That was then; this is now
There are lots of differences between the stock market today and 15 years ago. Back at the peak in 2000, the S&P 500 Index traded at roughly 30 times trailing earnings, while the Nasdaq was fetching a sobering 175 times. Today, those figures are 18.5 and 31, respectively. That’s not cheap, but certainly much less extreme. Valuations outside the United States look even more reasonable, as the MSCI All Country World Index ex-U.S. is trading at roughly 16 times trailing earnings.
Market Realist – Hold on to tech stocks, despite high valuations
The above graph compares the price of the Nasdaq Composite Index (QQQ) to its earnings on an indexed basis (1995=100). Generally, if the price runs ahead of the earnings, it’s expensive and usually cools down to catch up with the earnings. The opposite is also true.
In the long run, the price grows at the same pace as earnings. However, there are times when the price is well above earnings and remains so for a while. For example, in the late 1990s during the tech bubble, prices had a run-up to ludicrous levels. Stock markets plummeted and leveled with earnings.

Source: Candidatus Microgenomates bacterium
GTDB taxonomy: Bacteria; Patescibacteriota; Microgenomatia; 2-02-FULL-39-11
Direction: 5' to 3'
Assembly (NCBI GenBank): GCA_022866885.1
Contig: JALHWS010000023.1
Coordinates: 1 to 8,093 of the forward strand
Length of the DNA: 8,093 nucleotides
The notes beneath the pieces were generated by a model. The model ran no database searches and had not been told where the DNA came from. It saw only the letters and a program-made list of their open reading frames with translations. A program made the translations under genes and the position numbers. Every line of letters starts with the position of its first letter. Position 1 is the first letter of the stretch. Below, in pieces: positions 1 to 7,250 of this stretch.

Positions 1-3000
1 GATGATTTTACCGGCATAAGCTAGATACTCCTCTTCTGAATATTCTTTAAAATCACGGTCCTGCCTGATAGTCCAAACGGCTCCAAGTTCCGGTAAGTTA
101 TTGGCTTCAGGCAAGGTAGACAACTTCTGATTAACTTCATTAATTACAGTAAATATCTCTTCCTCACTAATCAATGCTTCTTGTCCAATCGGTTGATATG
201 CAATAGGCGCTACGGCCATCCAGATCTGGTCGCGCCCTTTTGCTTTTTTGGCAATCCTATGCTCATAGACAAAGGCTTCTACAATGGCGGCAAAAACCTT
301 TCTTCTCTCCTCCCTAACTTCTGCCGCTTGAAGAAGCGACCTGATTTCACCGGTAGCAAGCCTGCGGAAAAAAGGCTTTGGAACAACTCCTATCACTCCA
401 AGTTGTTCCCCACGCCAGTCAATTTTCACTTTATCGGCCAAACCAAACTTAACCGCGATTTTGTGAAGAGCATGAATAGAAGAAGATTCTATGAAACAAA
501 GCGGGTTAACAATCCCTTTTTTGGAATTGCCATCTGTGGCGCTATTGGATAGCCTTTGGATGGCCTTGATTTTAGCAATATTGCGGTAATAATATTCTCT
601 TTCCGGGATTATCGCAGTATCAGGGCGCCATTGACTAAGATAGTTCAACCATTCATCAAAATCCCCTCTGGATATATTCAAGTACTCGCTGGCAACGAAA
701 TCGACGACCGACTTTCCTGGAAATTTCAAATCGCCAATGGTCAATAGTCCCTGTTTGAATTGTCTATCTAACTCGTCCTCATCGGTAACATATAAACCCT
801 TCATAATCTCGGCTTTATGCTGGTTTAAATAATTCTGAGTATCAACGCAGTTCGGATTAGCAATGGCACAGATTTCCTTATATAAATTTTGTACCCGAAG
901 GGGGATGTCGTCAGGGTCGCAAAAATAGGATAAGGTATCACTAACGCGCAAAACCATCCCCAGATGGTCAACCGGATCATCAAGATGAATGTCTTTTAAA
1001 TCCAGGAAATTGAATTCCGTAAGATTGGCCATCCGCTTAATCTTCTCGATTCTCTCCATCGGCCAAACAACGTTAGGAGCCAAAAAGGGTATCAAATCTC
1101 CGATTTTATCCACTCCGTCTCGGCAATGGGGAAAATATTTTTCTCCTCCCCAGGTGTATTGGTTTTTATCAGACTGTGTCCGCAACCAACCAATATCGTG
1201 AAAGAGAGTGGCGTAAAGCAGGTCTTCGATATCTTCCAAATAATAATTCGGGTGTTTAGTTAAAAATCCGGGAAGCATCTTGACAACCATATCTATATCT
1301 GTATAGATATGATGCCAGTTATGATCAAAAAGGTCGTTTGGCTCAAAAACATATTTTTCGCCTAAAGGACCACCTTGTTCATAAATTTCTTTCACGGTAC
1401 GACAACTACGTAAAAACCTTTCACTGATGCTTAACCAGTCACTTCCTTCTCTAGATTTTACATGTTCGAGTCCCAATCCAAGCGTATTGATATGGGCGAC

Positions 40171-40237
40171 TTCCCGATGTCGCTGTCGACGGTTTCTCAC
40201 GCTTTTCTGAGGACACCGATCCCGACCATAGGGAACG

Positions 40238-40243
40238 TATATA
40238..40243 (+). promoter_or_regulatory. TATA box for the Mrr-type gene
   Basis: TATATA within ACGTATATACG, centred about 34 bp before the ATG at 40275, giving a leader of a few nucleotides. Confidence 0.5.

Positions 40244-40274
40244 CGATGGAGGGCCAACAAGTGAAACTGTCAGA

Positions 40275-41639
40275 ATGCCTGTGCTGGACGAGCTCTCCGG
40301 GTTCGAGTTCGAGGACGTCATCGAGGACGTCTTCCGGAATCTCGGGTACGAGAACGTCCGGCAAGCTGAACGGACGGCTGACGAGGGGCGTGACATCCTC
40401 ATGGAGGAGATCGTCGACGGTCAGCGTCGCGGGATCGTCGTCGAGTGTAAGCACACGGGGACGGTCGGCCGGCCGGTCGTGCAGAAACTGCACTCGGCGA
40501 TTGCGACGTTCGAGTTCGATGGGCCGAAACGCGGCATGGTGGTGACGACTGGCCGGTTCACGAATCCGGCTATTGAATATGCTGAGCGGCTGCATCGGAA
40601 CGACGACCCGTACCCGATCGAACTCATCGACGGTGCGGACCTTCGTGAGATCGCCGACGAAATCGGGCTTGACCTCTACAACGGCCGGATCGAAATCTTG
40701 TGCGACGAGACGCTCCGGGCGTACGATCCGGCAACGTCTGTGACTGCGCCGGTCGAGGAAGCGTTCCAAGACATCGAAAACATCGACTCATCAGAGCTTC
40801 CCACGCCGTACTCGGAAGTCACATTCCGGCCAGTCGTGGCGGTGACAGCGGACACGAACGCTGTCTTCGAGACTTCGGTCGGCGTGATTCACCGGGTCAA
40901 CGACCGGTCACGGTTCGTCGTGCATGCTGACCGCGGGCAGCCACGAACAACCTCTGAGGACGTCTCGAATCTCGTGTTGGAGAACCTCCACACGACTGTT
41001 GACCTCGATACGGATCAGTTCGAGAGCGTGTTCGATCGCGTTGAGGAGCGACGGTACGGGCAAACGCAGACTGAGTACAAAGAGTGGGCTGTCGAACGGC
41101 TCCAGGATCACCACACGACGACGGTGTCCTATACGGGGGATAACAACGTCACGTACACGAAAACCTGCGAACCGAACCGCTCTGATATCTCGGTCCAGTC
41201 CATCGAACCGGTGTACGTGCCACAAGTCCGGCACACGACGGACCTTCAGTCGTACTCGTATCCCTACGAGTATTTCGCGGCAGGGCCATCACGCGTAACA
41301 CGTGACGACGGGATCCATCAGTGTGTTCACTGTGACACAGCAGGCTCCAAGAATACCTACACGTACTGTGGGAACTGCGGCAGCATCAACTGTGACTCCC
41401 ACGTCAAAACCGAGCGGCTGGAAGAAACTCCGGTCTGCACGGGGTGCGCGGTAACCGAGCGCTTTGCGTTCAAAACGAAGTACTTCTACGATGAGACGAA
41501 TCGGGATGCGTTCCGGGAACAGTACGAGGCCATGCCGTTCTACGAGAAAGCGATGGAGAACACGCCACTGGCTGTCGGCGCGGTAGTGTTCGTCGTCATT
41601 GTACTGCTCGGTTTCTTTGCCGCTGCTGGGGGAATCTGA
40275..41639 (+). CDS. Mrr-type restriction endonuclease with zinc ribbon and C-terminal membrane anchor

At the moment, the price is running ahead of earnings, which is an indicator that the Nasdaq is on the expensive side.
However, mature tech stocks are looking good. Although the sector looks quite expensive from a price-to-earnings (or PE) ratio perspective, recent earnings and strong forecasts prove there’s some more headroom left. Also, the sector is less expensive than most of the other sectors, including utilities (XLU).
The dip in oil prices (USO), which acts like a tax-cut for consumers, is another tailwind for the sector. Since technology is a cyclical sector, it’s poised to benefit as the economy improves.